Figuring out how much one new franchise unit is worth is a complex equation. Especially if you’re still practicing the old model of focusing on initial franchise fees and creating a smash and grab goal. Franchise salespeople may need numbers on the board, but the company executives need to be thinking bigger and longer term.
A term you hear a lot in the franchise development world is unit economics.
Put simply, it’s the ability of a franchisee to execute a concept’s business model and receive just revenue and returns.
Large franchise brands with thousands or even tens of thousands of locations have strong unit economics to achieve that kind of growth. It’s the result of a strategic, long term development process. Even a regular old hamburger joint that started with a single store back in the 1940’s can have that scale of success, with the right team and plan behind it.
Related to unit economics, one question our franchisor clients often ask us is:
It's a complex equation. Especially if you’re still practicing the old model of focusing on initial franchise fees and creating a smash and grab goal. Franchise salespeople may need numbers on the board, but the company executives need to be thinking bigger and longer term.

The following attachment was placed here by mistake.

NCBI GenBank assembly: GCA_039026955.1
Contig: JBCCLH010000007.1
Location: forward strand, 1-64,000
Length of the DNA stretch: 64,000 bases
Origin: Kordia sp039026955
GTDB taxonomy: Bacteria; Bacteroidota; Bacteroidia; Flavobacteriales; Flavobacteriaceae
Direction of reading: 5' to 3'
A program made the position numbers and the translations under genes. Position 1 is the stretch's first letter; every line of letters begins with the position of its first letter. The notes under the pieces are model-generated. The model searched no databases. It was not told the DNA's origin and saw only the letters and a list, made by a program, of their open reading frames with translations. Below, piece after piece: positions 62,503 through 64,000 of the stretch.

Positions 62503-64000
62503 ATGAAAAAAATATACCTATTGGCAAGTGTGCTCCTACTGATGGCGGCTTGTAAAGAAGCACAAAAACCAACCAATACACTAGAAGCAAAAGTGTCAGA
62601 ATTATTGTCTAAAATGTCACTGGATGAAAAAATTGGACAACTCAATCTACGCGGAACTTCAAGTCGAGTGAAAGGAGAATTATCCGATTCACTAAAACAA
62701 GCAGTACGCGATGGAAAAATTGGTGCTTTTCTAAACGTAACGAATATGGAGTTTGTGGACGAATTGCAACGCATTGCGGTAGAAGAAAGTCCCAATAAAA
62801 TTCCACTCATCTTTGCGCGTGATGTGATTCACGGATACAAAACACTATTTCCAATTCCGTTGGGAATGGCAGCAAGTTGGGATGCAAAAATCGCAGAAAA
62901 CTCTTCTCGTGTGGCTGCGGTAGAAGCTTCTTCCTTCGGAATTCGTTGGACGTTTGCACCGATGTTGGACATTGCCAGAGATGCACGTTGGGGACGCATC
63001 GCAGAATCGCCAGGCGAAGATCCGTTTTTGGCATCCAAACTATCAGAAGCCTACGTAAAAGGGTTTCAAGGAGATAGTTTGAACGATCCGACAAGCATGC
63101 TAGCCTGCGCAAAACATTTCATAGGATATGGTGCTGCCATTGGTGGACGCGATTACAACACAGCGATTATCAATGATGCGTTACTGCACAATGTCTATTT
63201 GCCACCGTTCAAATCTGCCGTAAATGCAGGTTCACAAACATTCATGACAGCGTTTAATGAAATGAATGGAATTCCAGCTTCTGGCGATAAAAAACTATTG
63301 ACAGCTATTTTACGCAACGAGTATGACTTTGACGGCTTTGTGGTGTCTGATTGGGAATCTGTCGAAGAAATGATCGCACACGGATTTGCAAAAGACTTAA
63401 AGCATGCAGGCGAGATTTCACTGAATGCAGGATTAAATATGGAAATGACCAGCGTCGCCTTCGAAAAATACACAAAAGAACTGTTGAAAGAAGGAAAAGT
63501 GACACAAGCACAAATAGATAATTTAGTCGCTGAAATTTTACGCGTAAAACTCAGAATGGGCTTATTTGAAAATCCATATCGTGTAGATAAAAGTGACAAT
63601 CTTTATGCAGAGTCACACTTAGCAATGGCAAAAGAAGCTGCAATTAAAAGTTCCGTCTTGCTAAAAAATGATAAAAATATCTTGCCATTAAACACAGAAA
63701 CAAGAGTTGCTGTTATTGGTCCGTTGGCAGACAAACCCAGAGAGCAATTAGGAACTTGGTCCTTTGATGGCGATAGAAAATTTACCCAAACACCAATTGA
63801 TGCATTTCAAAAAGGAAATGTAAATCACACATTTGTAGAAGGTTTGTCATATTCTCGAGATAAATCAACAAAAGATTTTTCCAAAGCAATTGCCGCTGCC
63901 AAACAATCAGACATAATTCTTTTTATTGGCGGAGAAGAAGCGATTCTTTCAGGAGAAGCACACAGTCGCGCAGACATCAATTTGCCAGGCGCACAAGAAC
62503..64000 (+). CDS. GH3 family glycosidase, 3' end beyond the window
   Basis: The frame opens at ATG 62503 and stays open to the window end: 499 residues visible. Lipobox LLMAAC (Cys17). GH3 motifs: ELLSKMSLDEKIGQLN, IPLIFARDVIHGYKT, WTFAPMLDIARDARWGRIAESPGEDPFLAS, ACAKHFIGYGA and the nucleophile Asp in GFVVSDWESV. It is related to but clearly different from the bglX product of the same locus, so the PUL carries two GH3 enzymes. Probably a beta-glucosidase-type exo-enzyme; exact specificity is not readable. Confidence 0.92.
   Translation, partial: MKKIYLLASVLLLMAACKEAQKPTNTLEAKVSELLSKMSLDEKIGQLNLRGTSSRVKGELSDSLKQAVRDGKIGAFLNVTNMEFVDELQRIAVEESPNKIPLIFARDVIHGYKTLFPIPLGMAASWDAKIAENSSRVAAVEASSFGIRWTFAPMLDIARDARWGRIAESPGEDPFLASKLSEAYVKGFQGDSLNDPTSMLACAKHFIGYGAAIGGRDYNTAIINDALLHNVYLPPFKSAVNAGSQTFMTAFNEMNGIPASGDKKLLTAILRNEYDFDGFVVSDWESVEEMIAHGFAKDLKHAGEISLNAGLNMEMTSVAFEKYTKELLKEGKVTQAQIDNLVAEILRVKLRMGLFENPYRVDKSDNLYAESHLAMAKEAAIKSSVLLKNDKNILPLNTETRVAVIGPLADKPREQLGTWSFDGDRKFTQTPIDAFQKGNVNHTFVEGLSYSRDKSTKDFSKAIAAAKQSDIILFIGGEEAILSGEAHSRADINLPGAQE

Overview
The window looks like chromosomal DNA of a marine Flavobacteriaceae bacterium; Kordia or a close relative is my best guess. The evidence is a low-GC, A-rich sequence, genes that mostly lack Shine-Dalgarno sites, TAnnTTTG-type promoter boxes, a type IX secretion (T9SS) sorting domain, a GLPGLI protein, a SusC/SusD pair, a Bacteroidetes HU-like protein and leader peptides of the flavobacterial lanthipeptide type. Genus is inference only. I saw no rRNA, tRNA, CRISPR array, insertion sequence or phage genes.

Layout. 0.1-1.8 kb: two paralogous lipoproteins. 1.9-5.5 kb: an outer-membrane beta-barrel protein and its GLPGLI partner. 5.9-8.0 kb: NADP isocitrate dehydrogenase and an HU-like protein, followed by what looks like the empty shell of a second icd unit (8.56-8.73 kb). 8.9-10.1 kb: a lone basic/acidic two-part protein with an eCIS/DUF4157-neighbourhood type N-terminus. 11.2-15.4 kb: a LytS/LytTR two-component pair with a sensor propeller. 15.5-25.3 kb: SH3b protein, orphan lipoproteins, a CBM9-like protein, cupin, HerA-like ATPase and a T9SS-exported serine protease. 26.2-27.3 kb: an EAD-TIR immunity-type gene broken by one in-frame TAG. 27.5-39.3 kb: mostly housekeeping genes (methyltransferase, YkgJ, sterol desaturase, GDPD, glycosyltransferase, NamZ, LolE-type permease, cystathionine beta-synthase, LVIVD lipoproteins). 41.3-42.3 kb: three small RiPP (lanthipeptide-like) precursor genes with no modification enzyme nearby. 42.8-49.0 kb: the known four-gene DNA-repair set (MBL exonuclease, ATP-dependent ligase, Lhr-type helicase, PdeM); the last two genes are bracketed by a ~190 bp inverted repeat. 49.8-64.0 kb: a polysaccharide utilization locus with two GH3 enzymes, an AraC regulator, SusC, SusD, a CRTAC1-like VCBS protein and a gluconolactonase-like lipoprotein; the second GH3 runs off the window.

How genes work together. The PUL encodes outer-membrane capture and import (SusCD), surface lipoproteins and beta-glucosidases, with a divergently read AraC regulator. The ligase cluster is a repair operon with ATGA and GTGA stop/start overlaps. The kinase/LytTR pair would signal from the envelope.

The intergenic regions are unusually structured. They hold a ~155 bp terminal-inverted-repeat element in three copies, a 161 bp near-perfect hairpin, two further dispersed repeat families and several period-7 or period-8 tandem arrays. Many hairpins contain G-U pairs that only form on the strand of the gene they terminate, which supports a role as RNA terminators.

The here and now value is important, yes, but what about three to ten years from now?
We’ve put together a handy tool called the Franchise Unit Value Calculator, and it’s perfect for helping you predict the expected new deal value over the average deal term including royalty collections and other metrics.
In cases where certain fees vary within your system, you’ll want to pick one common case as an example to use throughout, for consistency. Also, you may wish to run that calculation at least two or three times, to determine a range of values for several common cases.
This is the appropriate next step with your franchise development team to figure out how much it costs to sell one franchise unit. We recommend you use this calculator at your next planning meeting. Make sure everyone on your team practices plugging in your brand's financials and other relevant metrics to calculate the sales and marketing most appropriate for growth.
You may not have 38,000 stores like McDonalds does, but by using a strategic, long term development process, your unit economics can grow exponentially.
FranchiseHelp is woven into the Fabric of Franchising™ and we'd love to talk to you about getting the branded leads you need.